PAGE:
Is Nigeria’s inflation on the path of easing?

There are indications that Nigeria’s headline inflation may begin to slow as the figure for April came in lower than expected.

But analysts are betting that consumer prices may not ease anytime soon given the low productivity in the agricultural sector, exchange rate fluctuations and the threefolds increase in electricity tariffs for Band A users.

Tajudeen Ibrahim, director of research and strategy, Chapel Hill Denham, said inflation is expected to moderate, adding that its deceleration may not be that sharply to touch 21 percent forecast by the country’s apex bank.

“We do not see inflation falling to 21% by the end of this year because of factors such as exchange rate and food crises, particularly when you consider the insecurity in major food producing regions of the country,” – Ibrahim said.

Ibrahim stated that all these factors are fuelling consumer price, having a negative impact on the country’s inflation.

“We are yet to see the full impact of the PMS hike during a brief period of scarcity in mid-April (after the typical NBS’ data collection window) and the full effect of the electricity tariff for Band A users is still building. We should see these impact m/m readings in May reading,”

Mobifoluwa Adesina, research analyst at Afrinvest Consulting Ltd said.

“Despite the slight moderation in the past two months, we expect an uptrend to resume in m/m pressure (ceteris paribus), due to build-up in energy goods prices.”

“By June, m/m and y/y headline inflation rates are likely to peak but y/y headline inflation should resume an uptrend by September,” – the analyst further said.

Adesina projects that May’s headline inflation should rise slightly faster to 2.4 percent month-on-month which translates to 34.3 percent year-on-year.

“However, the ongoing off-season harvest in the North and the continued positive impact of the less costly Dangote refinery diesel output on the cost of logistics and transportation of farm produce could provide some positivity to the risks,” – Adesina said.

he country’s consumer price index rose from 33.20 percent in March to 33.69 percent in April for the 16th consecutive time.

While the inflation rate increased by 11.47 percentage points year-on-year compared to 22.22 percent it stood last April, it decelerated month-on-month by 0.73 percent.

“On a month-on-month basis, the headline inflation rate in April 2024 was 2.29%, which was 0.73% lower than the rate recorded in March 2024 (3.02%).”

“This means that in the month of April 2024, the rate of increase in the average price level is less than the rate of increase in the average price level in March 2024,” – the NBS said.

Even as food inflation increased to 40.53 percent in April from 40.01 percent it stood in March, it rocked the projections of many analysts.

According to the NBS, food, non-alcoholic beverages, housing, water, electricity, gas and other fuel were the top drivers of the country’s headline index.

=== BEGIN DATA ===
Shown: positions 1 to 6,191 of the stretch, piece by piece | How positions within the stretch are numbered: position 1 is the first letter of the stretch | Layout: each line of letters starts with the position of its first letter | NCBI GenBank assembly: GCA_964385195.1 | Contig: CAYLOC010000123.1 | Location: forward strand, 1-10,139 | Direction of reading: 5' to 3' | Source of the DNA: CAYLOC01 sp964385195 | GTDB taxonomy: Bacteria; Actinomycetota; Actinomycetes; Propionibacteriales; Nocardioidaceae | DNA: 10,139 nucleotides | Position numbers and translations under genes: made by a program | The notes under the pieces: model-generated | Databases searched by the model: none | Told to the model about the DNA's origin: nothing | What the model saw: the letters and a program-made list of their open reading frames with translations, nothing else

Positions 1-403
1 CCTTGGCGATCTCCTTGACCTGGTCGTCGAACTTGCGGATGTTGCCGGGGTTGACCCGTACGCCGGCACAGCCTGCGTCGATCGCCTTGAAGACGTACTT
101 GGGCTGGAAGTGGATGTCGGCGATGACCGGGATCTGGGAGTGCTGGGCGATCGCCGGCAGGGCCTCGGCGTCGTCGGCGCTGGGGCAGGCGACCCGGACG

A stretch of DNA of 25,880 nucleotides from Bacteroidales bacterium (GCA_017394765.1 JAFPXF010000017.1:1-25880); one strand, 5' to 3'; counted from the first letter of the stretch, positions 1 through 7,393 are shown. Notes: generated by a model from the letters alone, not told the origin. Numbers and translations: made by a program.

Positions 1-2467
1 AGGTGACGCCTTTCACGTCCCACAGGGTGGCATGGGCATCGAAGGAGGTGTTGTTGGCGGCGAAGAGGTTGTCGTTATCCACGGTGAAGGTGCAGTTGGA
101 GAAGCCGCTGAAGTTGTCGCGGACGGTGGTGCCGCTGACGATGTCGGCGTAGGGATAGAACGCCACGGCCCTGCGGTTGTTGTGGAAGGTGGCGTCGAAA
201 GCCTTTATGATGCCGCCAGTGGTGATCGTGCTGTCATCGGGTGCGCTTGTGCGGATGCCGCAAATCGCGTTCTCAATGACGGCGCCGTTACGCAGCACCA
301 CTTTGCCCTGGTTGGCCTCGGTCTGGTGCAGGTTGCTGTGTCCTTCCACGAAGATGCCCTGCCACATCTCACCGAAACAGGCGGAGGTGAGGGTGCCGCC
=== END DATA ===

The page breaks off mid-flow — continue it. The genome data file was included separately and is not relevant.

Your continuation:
“Prices continue to be driven by many factors and we believe a few significant elements will determine future inflation including minimum wage discussions, money supply, exchange rates and fiscal policy,”

Samuel Sule, the chief executive officer of Renaissance Capital Africa told BusinessDay.

“Many of these factors are still being determined thus the trajectory for inflation (outside of the base effect) remains uncertain,”  – he added.

As inflation remains at a 28-year high, the central bank led by Olayemi Cardoso has continued to maintain its hawkish stance, hiking interest rates by a combined 750 basis points to 26.25 percent.

The CBN is dishing out inflationary targeting measures to rein in inflation to 21 percent by end 2024.

“Inflationary pressures are expected to decline in 2024 due to the CBN’s inflationary targeting policy aiming to rein in inflation to 21.4 per cent, aided by improved agricultural productivity and easy global supply chain pressures,”  – Cardoso had said earlier this year.

Uchenna Uzi, professor of marketing and faculty director at Lagos Business School said inflation may decline but not to as low as 21 percent as projected by the CBN.

Uzi noted that as inflation continues to rise, there has been no increase in the minimum wage nor in the real incomes of consumers.

“So we are getting to a situation where there would be a sharper drop in demand for products and services which would force businesses to reconsider their prices.”

“We will see a drop in the country’s inflation but it’s going to be a mild and moderate drop, not 21 percent envisaged by the CBN,”

In a corresponding outlook, the International Monetary Fund holds that the country’s headline inflation is expected to decline to 23 per cent next year and then 18 per cent in 2026.

“Nigeria’s current approach to attaining positive real rates by only raising interest rates, as currently being implemented by the Central Bank of Nigeria (CBN), is reactionary at best.”

“Both inflation and interest rates need to be tackled simultaneously and not in silos as is currently the case,”

– a source conversant with the matter said.

The source argued that to effectively tackle inflation, the CBN’s monetary policy must be complemented by addressing the underlying supply issues that drive up the cost of doing business.


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